• I was really excited about J-Novel picking up Duke's Daughter and A Wild Last Boss Appeared because I was familiar with the fan translations of the Web Novels -- I know that's only a personal anecdote, but I think the logic checks out in general. (Though Web Novels should also be considered a completely different kettle to begin with.)

    I never would have gotten into Anime or Japanese media without the fan translations, though, so that feels a bit hypocritical to say too.


  • Premium Member

    @piisfun
    That is kinda what I was getting at. Most fan translations are not all that great, very few are in fact. All I was really saying is that there is an appetite out there for this stuff and the industry, while growing, can't feed it fast enough. Why?

    Translation times between companies vary. JNC translates at a grueling pace but at the same time let their customers read weekly releases of the translated works. I think this model is the best of both worlds in that you get your appetite saited everyweek instead of waiting months on end for the next installment of a series.

    I was just trying to say that the reality of the situation is that most of the works made in Japan will never make it out of Japan. Some people feel that this is the way it should be. I'm not one of them. I would like more works to make their way over here and be licensed and distributed. But let's face it, there is way more demand than supply.


  • Premium Member

    Most english speakers don't know those original material exist until its fan translated. If it merely become licensed right away, I'm willing to bet their sales would be pretty low, outside of the top 10 material. I think fan translation help. It requires anime/manga fan translation to introduce ppl to the material for them to seek light novel


  • Premium Member

    I wouldn't know that there was an English light novel market if it wasn't for me to trying to find more information on the Mushoku Tensei manga and stumbling across the fan translation of the web novel on Baka-Tsuki.
    This got me reading WN's/LN's as i tried to find more series I liked.
    Eventually stumbled across bookwalker and found there were more volumes/series and better translations and it went from there.

    Now I've spent well more than $10000 on LN's, don't know if would have been the same if I didn't stumble across Baka-Tsuki all those years ago. But I can definatly say that the fan translations got me in to reading LN's and got me wanting more.

    I think fan translations have a place, defiantly for series that don't have an official English release. A few of my favourite series like Zero no Tsukaima, Seirei Tsukai no Blade Dance, Shinmai Maou no Keiyakusha, etc, have basically no chance of getting licenced so at least there is somewhere where we can read them.


  • Premium Member

    @Ran I’m right there with you on Wild Last Boss. I also just found out that one I thought had no real hope of getting an official translation has been licensed (and bought the first volume of My Dress-Up Darling). There’s definitely a disconnect between my general view of the situation and my specific behaviors. But at least as far as fair use goes, I’m reasonably confident that model would pass muster.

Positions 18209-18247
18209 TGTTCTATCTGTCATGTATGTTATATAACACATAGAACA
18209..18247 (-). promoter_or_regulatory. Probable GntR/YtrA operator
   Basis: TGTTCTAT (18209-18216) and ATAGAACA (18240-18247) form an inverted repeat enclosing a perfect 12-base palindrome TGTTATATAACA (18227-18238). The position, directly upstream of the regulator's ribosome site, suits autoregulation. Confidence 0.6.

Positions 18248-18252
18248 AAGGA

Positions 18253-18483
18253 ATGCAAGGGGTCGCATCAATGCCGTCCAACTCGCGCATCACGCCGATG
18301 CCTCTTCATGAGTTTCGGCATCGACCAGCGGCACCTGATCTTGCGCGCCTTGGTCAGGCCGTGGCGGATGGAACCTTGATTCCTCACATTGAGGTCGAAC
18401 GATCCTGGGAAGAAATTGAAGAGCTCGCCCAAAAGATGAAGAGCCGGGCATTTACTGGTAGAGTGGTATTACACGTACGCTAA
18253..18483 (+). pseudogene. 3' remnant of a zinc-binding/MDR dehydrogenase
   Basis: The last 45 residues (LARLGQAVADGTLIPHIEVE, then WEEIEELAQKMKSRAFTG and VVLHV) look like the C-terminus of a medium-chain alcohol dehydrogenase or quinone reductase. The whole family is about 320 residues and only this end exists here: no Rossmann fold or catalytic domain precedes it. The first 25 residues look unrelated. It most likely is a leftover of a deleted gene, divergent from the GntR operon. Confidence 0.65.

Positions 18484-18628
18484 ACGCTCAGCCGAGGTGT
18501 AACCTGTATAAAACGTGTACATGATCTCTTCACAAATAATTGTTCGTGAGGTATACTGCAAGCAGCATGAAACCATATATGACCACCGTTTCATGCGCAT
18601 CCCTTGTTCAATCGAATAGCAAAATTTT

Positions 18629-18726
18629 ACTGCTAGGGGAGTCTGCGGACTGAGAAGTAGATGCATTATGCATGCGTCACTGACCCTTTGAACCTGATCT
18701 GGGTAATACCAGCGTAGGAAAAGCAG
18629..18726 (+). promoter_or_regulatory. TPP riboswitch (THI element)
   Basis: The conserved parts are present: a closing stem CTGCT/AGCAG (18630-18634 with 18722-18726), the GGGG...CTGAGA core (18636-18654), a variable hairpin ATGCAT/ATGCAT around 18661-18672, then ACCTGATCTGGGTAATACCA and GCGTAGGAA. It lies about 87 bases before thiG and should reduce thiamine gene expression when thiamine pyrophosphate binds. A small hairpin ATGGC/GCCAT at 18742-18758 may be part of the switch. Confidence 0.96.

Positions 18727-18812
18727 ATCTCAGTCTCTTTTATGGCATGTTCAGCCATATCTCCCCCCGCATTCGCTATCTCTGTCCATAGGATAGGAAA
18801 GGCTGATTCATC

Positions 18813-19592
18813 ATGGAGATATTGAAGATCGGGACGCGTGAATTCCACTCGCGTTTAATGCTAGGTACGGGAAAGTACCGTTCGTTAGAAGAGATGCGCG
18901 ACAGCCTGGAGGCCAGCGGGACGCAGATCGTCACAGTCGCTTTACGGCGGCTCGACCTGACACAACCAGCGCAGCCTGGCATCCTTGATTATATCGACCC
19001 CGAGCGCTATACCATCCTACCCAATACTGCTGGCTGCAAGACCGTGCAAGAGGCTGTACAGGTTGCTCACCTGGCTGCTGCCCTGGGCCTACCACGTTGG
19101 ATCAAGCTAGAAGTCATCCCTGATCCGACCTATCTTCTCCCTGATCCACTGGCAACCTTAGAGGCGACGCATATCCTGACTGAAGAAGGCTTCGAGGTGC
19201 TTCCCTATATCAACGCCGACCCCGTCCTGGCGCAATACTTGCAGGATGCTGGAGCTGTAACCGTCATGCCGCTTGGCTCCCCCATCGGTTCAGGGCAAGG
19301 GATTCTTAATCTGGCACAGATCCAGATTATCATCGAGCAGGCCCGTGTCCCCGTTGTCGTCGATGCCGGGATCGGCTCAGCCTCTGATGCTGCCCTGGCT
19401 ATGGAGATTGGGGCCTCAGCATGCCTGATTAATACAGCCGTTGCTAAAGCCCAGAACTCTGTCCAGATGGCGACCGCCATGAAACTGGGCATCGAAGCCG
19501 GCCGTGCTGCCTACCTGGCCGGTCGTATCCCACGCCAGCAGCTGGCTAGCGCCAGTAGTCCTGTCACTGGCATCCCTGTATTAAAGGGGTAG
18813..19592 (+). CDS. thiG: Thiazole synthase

• Premium Member

    @Timmaaah
    I picked up on light novel's much in the same way. I came across the Death March manga which had I think 4 chapters translated at the time. I wanted more so I found the translation of the web novel and binge read all of it. In fact, one of the series that I suggested JNC license, "The Saint's Magic Power Is Omnipotent" was licensed by Seven seas. I've read all of the fan translation and all of the scanlation of the manga and will still buy both when they are released. Why? Because I like the series and want to read the official translation and support the industry the best I can. Simple as that.


  • Premium Member

    @Ran said in How much do you think fan translations hurt the industry:

    I was really excited about J-Novel picking up Duke's Daughter and A Wild Last Boss Appeared because I was familiar with the fan translations of the Web Novels -- I know that's only a personal anecdote, but I think the logic checks out in general. (Though Web Novels should also be considered a completely different kettle to begin with.)

    I never would have gotten into Anime or Japanese media without the fan translations, though, so that feels a bit hypocritical to say too.

    How long ago was that? A bit of anime besides DBZ and Robotech such as Project A-ko started showing up on cable TV in the '90s, and there was a lot out on VHS then too. Tokyopop started their manga line in 2002. I'm not sure when the LN boom hit.

    I think we're long past the early days when exposure was necessary to let people know that the material exists and is good.

    I do like @EmpactWB 's idea of fan translations that give just a taste and then stop. That seems closer to ethical exposure than taking a writer's entire series without their consent.


  • Premium Member

    @myskaros said in How much do you think fan translations hurt the industry:

    Fan translations might have been good in the past, since they highlighted a business opportunity that was being overlooked; there was a demand for a type of product and little to no supply. However, these days we have plenty of companies looking into translating light novels and Japanese media in general. There's no more need for fan translations to "expose" something anymore.